WillyNilly

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Re: angry at friends-what to say?
« Reply #27 on: December 21, 2012, 02:30:21 PM »
Oh I understand why numbers are easier (unless they are alphabet streets) then named streets, but I would need to be reminded, it wouldn't just occur to me it was a harder area without thinking about it.  Humans have a tendency to assume others think like they do - so you think its obvious it was difficult for you to navigate the area, but to them who know it well, they think "its so easy!"

Can you clarify was this "at night" or simply after sundown?  If it was midnight, or 1am, that's a lot different IMO then 8 or 9 or even 10 pm - when most cities are still bustling with sober folks. Since you were meeting them for lunch, I was thinking you meant it was between 5 and 7 pm (dark but hardly "night") when you were trying to get home.

It was slightly after 10 when I left, we were out for awhile. I wasn't really that scared of being attacked, but not being familiar with the place I couldn't be sure of that, and  I would have strongly preferred the company. It would have been such a small favor, I didn't get what the big deal was.

Oh, no please don't get me wrong.  As the first thing I wrote was "I think you are justified of being annoyed, because they were disregarding you".  I just think you will have a stronger case to plead to them if you recognize you are dealing with two issues - the facts, and the emotions.  Right now the facts are they changed plans, they weren't forth coming with clear directions, they refused to wait for you, they refused to show compassion.  Then there's the emotions of it all - you were over whelmed, you felt ditched and disregarded, you were apprehensive.

Both issues are legitimate complaints, but they are two things.  The facts are what they did, the emotions are what happened as a result. The facts are things they can change in their behavior going forward, the emotions are what they should apologize for now.  Etc.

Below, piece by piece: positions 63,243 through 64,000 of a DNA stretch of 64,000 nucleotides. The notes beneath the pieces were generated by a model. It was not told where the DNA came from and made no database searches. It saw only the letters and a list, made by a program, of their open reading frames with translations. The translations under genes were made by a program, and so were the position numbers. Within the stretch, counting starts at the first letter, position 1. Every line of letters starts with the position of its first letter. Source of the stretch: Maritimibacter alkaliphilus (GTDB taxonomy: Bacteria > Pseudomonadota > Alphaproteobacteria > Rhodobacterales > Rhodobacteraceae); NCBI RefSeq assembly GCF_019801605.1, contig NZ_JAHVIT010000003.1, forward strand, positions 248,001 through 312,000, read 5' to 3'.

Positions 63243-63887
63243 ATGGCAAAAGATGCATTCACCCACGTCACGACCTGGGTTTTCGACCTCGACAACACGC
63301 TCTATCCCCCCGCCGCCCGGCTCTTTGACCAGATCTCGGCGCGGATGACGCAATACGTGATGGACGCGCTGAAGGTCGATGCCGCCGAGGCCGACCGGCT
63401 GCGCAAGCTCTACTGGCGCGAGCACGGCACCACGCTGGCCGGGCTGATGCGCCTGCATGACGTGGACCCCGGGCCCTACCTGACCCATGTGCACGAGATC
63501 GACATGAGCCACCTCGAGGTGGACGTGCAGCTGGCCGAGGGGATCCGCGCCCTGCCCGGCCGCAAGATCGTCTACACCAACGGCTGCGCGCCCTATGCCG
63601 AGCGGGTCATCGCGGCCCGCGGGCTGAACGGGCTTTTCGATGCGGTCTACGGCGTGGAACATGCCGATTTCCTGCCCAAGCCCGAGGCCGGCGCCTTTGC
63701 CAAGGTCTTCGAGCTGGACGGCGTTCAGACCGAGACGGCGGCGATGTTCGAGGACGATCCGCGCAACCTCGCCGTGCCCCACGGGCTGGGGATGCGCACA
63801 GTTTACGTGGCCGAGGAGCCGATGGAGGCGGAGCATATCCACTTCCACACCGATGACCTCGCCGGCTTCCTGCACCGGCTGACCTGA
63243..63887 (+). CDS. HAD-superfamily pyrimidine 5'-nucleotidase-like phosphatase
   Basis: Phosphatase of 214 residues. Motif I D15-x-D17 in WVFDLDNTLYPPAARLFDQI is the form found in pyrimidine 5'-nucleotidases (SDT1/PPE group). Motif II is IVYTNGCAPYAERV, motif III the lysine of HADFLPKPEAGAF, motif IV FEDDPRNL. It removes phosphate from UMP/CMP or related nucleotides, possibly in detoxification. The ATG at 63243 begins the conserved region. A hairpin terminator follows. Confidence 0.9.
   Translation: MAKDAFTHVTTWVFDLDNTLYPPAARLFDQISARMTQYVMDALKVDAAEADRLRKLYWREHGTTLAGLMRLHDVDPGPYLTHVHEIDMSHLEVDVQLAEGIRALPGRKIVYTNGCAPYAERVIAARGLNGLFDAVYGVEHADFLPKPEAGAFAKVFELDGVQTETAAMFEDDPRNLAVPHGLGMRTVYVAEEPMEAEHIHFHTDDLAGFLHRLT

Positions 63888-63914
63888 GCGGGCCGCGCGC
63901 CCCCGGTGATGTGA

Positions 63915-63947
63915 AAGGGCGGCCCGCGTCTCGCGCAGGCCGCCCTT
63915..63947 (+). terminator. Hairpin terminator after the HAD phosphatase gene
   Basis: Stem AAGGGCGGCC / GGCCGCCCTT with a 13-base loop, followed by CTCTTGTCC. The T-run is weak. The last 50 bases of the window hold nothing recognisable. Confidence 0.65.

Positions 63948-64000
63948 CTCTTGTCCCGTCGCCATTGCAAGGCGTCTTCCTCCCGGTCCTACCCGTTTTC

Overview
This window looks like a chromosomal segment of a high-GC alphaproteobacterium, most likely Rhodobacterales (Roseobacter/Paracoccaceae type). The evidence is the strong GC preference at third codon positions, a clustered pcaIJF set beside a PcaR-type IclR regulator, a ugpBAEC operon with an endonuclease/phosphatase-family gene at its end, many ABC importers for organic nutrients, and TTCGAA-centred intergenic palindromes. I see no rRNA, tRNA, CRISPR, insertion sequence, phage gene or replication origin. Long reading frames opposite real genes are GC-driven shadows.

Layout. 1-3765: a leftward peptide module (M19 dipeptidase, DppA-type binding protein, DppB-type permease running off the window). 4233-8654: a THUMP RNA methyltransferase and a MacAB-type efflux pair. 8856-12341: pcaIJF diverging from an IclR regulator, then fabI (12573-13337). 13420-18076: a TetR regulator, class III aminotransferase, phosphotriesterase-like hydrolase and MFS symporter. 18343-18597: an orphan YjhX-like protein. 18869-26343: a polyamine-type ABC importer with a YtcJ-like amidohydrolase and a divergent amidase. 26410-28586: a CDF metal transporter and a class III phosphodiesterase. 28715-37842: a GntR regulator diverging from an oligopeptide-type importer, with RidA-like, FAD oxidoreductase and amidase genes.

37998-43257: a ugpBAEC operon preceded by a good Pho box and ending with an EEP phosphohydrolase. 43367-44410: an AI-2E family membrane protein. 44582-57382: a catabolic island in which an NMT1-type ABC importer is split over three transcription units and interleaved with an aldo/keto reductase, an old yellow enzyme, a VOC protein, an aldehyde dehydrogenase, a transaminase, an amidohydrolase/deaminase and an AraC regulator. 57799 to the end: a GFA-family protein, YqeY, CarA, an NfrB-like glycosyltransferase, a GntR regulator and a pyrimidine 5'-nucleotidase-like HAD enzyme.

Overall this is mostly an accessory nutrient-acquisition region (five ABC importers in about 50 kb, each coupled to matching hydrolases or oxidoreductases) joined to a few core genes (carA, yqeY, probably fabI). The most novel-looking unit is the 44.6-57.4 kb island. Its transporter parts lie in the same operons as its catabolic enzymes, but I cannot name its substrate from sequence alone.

Girlie

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Re: angry at friends-what to say?
« Reply #28 on: December 21, 2012, 02:32:02 PM »
I think they showed a real lack of regard, what with changing the restaurant at the last minute, not waiting for you, not giving you directions, and then leaving you, at night, in an unfamiliar part of town.  I'm especially ticked about the last one.  I would NEVER leave a friend alone like that, whether I was in New York or Podunk.  I find all of those actions rude.

I think personality comes into play.  I have had friends insist on waiting with me at subway stations, or walk me home, or whatever, and to me it was irritating. I agree that since the OP expressed her discomfort the friends should have responded differently, but not everyone is upset to be alone.  In a lot of circumstances, I prefer it. For background, I went abroad at age 19 knowing no one and navigated all of Europe on my own - I cannot fathom what that experience would have been like had I been afraid to figure things out on my own, and I grew immensely as a person for it.  Now, 20 years later, I still will ask for directions but I would never expect another adult (which I am assuming all the people in the OP are) to wait with me.

Except that OP made it clear to her friends that she definitely did not want to be left alone. If these are her friends, there is no way they should have abandoned her the way they did.

TurtleDove

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Re: angry at friends-what to say?
« Reply #29 on: December 21, 2012, 02:36:18 PM »
I think they showed a real lack of regard, what with changing the restaurant at the last minute, not waiting for you, not giving you directions, and then leaving you, at night, in an unfamiliar part of town.  I'm especially ticked about the last one.  I would NEVER leave a friend alone like that, whether I was in New York or Podunk.  I find all of those actions rude.

I think personality comes into play.  I have had friends insist on waiting with me at subway stations, or walk me home, or whatever, and to me it was irritating. I agree that since the OP expressed her discomfort the friends should have responded differently, but not everyone is upset to be alone.  In a lot of circumstances, I prefer it. For background, I went abroad at age 19 knowing no one and navigated all of Europe on my own - I cannot fathom what that experience would have been like had I been afraid to figure things out on my own, and I grew immensely as a person for it.  Now, 20 years later, I still will ask for directions but I would never expect another adult (which I am assuming all the people in the OP are) to wait with me.

Except that OP made it clear to her friends that she definitely did not want to be left alone. If these are her friends, there is no way they should have abandoned her the way they did.
I was responding to the absolutes in the post I quoted, and I agreed with you about the OP (see bolded).